Otherwise, in terms of the numbers, the figures, is the Catholic Church the pinnacle of paedophilia or pederasty, as it is portrayed? Well, actually, the figures for the Catholic Church, in terms of the number of youths who are affected, is actually relatively good. Other organisations such as the Salvation Army, the Scouts, or just uncles, have far worse stats. So I think, as a Catholic, the focus should be on promoting those institutions, those individuals and community interest in this matter, which are keeping the numbers down and to do the very best to tackle this problem. It is not just going to be a top-down solution; there will also have to be a bottom-up solution. The whole Church will have to work together as one to resolve this issue.
As far as ethno-masochism in the Church is concerned, for answers, one need look no further than my writings on the matter. Recently, I wrote an article titled, ‘Catholicism and White Guilt’, in which I defend the traditional and ordinary teaching of the Church regarding ethnicity and ethnic division, from the writings of the New Testament and the early Church until the mid-twentieth century. Christianity affirms that there are ethnic differences and that these differences are a sacred inheritance which can be actively preserved through the controlling of borders etc. The Church gives its blessing for all such projects because the ordinary teaching of the Church is that separate and separated ethnic divisions are perfectly natural, and kinship is an important part of social order and subsidiarity, just as the Christian family unit is.
The infiltration of the Church and all our institutions with these “mind-viruses” is indeed rape.
Grégoire Canlorbe: It is not uncommon to hear that the Gospel, far from forming a defense against doctrines inimical to private property and “catallactic” cooperation, has been the main historical force de-immunizing the Western masses against the virus of socialism. This is how Ludwig von Mises—in his 1922’s treatise Socialism: an Economic and Sociologic Analysis—came to write the following:
“One thing of course is clear, and no skillful interpretation can obscure it. Jesus’ words are full of resentment against the rich, and the Apostles are no meeker in this respect. The Rich Man is condemned because he is rich, the Beggar praised because he is poor. The only reason why Jesus does not declare war against the rich and preach revenge on them is that God has said: “Revenge is mine.” (…) Up to the time of modern Socialism no movement against private poverty, which has arisen in the Christian world has failed to seek authority in Jesus, the Apostles, and the Christian Fathers, not to mention those who, like Tolstoy, made the Gospel resentment against the rich the very heart and soul of their teaching.
This is a case in which the Redeemer’s words bore evil seed. More harm has been done, and more blood shed, on account of them than by the persecution of heretics and the burning of witches. (…) The Church as an organization has certainly always stood on the side of those who tried to ward off communistic attack. But it could not achieve much in this struggle. For it was continually disarmed by the words: “Blessed be ye poor: for yours is the Kingdom of God.”
The Gospels are not socialistic and not communistic. They are, as we have seen, indifferent to all social questions on the one hand, full of resentment against all property and against all owners on the other. So it is that Christian doctrine, once separated from the context in which Christ preached it—expectation of the imminent Kingdom of God—can be extremely destructive. Never and nowhere can a system of social ethics embracing social cooperation be built up on a doctrine which prohibits any concern for sustenance and work, while it expresses fierce resentment against the rich, preaches hatred of the family, and advocates voluntary castration.”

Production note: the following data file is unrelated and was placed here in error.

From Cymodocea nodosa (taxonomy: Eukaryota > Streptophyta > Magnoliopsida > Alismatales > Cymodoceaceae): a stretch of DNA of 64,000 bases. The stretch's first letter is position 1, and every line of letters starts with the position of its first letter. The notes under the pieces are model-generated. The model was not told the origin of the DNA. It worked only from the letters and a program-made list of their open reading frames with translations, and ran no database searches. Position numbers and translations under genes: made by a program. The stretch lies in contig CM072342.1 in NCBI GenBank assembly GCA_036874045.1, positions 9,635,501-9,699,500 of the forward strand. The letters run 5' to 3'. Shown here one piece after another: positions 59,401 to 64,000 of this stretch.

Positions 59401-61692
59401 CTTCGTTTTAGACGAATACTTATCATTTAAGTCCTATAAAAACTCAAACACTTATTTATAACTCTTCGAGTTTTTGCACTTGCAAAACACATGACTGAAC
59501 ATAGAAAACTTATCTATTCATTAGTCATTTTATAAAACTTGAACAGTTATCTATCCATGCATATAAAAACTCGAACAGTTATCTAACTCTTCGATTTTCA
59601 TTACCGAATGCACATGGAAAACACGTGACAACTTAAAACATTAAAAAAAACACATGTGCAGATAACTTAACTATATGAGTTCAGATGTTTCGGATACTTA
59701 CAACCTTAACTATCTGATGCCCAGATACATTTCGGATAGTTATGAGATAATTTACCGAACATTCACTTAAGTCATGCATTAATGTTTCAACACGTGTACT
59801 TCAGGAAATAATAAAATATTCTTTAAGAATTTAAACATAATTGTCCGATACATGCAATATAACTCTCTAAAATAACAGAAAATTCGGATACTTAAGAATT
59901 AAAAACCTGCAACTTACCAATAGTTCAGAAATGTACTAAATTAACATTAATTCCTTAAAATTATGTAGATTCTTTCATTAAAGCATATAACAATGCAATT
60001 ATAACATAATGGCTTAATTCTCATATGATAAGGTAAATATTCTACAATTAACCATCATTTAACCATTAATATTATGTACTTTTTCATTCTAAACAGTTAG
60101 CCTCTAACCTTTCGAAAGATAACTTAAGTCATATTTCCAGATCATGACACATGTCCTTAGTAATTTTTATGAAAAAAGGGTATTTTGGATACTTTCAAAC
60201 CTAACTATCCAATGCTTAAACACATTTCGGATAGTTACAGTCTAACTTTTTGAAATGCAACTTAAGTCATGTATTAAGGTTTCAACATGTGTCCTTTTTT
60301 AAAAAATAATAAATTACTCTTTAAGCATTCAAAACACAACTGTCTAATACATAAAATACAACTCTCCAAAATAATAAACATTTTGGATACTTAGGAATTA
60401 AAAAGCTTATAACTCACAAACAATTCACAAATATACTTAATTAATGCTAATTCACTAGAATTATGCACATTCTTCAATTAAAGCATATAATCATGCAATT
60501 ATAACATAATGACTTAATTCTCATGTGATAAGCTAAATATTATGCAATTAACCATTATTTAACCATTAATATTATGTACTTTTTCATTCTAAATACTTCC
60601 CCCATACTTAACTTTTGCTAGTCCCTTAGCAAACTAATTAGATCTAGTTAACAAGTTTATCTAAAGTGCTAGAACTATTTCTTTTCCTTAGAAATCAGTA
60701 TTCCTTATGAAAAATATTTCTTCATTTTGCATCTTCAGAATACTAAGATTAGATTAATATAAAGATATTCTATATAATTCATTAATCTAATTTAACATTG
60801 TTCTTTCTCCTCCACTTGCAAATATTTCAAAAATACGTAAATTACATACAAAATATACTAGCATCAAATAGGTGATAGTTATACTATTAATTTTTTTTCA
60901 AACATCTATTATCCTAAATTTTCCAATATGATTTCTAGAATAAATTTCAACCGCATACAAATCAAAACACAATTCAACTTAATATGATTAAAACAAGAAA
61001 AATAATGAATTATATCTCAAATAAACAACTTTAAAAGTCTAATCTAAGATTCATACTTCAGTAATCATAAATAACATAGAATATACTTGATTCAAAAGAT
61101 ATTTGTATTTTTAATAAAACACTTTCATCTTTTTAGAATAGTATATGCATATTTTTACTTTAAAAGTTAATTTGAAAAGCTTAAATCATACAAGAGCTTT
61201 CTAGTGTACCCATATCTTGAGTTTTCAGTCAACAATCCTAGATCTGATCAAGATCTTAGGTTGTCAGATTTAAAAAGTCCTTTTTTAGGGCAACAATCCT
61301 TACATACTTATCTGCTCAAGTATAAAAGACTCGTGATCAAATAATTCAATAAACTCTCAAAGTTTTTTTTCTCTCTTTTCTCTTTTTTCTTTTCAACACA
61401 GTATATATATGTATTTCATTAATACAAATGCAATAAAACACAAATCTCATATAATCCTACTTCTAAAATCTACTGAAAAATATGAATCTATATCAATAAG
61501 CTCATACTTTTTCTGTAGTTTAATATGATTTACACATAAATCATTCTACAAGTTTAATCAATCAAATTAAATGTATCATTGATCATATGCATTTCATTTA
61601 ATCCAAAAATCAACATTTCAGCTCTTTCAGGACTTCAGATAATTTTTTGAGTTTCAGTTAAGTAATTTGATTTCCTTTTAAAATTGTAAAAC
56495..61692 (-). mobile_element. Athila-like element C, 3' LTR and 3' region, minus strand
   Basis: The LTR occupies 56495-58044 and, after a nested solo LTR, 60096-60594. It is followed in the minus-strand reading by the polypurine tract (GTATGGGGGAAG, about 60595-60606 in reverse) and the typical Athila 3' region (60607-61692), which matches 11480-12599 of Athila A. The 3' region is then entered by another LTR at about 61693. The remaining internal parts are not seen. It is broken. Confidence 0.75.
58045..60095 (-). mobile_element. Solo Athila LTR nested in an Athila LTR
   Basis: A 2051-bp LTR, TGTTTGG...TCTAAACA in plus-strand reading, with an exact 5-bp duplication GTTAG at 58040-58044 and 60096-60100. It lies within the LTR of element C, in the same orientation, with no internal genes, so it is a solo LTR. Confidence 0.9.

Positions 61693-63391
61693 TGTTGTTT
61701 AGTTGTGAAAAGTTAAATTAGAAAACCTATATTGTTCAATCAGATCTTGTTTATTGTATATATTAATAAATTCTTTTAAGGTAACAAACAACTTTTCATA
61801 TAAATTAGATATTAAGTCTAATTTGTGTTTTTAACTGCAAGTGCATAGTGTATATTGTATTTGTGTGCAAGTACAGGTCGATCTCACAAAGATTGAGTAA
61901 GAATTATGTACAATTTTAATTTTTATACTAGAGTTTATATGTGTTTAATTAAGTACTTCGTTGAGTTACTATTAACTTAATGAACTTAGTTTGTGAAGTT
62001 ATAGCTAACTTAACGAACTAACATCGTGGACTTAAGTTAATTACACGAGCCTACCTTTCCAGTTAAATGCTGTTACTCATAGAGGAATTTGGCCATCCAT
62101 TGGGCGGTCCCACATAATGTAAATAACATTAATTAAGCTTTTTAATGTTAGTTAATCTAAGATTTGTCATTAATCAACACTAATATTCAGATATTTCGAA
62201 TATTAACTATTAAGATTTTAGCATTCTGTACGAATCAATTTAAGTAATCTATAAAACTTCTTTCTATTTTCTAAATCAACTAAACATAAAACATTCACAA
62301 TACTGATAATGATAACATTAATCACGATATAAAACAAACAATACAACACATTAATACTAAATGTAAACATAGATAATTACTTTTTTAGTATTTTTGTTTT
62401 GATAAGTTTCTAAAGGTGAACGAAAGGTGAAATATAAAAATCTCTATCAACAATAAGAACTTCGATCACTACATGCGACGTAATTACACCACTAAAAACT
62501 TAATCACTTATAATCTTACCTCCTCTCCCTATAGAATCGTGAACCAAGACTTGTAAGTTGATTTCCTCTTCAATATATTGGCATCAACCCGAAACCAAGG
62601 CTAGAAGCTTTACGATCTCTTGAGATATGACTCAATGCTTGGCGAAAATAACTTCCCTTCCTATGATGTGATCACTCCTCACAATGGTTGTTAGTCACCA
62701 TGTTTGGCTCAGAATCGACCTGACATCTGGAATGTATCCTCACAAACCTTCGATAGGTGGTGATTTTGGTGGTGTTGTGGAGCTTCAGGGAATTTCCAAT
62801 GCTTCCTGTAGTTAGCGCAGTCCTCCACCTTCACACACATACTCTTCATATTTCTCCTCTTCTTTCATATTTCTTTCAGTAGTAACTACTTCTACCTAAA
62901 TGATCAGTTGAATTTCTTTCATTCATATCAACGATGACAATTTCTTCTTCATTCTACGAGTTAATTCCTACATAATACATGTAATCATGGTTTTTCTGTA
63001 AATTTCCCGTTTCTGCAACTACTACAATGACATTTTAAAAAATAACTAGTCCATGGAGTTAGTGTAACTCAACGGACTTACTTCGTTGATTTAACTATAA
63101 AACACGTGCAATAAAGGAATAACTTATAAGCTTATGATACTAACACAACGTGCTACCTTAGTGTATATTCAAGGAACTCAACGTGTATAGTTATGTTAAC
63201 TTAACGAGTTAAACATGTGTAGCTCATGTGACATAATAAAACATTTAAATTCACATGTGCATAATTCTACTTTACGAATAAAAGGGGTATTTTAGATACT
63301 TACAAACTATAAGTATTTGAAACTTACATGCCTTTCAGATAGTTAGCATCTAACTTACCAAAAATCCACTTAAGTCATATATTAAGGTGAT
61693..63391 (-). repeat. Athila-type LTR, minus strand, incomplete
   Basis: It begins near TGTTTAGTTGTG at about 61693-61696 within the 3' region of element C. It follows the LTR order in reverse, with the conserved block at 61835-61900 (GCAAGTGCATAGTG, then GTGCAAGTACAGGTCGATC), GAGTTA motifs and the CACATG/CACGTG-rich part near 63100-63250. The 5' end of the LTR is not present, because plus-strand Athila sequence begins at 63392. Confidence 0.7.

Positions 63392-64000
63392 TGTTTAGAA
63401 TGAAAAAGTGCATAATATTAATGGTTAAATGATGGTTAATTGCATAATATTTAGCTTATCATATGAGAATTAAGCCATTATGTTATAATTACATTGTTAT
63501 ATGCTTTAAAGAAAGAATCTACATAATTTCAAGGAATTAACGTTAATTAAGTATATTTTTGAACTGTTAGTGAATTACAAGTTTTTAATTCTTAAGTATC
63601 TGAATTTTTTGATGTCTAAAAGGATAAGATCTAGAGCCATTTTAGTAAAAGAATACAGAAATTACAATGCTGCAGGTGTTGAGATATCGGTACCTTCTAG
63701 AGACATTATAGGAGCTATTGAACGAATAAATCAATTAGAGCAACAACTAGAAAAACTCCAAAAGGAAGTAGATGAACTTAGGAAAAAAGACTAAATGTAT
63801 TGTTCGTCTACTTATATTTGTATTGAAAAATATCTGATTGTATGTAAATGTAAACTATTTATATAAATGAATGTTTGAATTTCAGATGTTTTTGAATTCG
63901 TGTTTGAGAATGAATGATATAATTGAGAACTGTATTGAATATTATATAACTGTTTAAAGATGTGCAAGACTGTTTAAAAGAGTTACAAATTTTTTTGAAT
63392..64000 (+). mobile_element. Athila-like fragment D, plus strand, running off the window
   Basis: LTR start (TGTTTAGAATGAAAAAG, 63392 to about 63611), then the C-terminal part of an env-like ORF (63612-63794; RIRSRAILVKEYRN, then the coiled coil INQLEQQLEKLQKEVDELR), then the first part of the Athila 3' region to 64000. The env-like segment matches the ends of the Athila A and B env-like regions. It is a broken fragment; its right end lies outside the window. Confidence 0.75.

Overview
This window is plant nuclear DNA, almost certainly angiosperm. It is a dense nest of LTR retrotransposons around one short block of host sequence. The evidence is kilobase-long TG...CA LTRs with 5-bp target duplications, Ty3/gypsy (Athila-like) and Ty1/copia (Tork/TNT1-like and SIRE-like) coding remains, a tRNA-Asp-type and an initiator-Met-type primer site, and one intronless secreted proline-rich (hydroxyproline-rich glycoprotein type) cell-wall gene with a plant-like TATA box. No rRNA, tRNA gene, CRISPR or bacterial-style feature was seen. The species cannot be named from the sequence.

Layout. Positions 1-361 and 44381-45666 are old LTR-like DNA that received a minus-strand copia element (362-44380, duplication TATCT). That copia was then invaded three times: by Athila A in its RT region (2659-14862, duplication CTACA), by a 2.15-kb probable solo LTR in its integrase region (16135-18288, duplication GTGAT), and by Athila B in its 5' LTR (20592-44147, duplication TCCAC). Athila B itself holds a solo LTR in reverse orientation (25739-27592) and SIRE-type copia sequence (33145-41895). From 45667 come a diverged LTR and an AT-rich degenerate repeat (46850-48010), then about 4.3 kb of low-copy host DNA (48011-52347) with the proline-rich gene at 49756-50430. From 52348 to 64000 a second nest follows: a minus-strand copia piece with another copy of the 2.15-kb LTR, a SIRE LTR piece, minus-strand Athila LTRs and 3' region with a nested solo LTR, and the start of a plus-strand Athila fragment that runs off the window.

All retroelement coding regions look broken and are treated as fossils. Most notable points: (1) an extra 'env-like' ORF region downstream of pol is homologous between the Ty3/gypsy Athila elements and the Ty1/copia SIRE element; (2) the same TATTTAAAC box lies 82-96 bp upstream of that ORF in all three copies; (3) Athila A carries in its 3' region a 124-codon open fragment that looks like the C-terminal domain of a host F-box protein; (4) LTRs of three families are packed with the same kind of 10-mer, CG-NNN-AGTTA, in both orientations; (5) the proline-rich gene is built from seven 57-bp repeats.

As a libertarian Catholic, what do you reply to Ludwig von Mises?
Richard Storey: I think this is typical of a modernist libertarian attack on Christianity and it is a shame because it was the flowerbed of Christendom from which what we call libertarian law grew. It is not surprising that Mises would level an attack like this due to the Church’s historical wariness of the centralisation of power, which can come about through economic means, not just through political means. Libertarians are really good at focusing on how the political means are used to accumulate power and they might even talk of it in as being at the expense of economics, calling it cronyism, crony capitalism, that sort of thing. However, economic means can be used to accumulate power – this is how Christendom was destroyed in fact, it was destroyed by the bourgeoisie, through banking institutions in large part. Various historians would back me up on that.
True, Christendom was destroyed by kings accumulating legal and therefore military power, but then also getting themselves into a tremendous amount of debt as a result. So, it is not surprising that a free-marketer, such as Mises, would make this attack: ‘More harm has been done, and more bloodshed, on account of [Christ’s anti-capitalism]’ than against ‘witches’ – what ahistorical gibberish! Whilst Mises recognises that ‘The Church as an organization has certainly always stood on the side of those who tried to ward off communistic attack’, he flops, claiming ‘it could not achieve much in this struggle.’ Yet, it was Christian figures largely who were at the forefront of the ideological downfall of the Soviet Union. One we immediately think of is Solzhenitsyn or of course St John Paul II. These figures are historically so prominent in one’s mind, when one thinks of the inner turmoil in the Soviet Union and the reaction, and of course its subsequent downfall. Do any other names come to mind? Only denim jeans or Reagan’s eleventh hour speech can come close. I think the argument speaks for itself; I don’t need to say much more on that to rebut Mises there.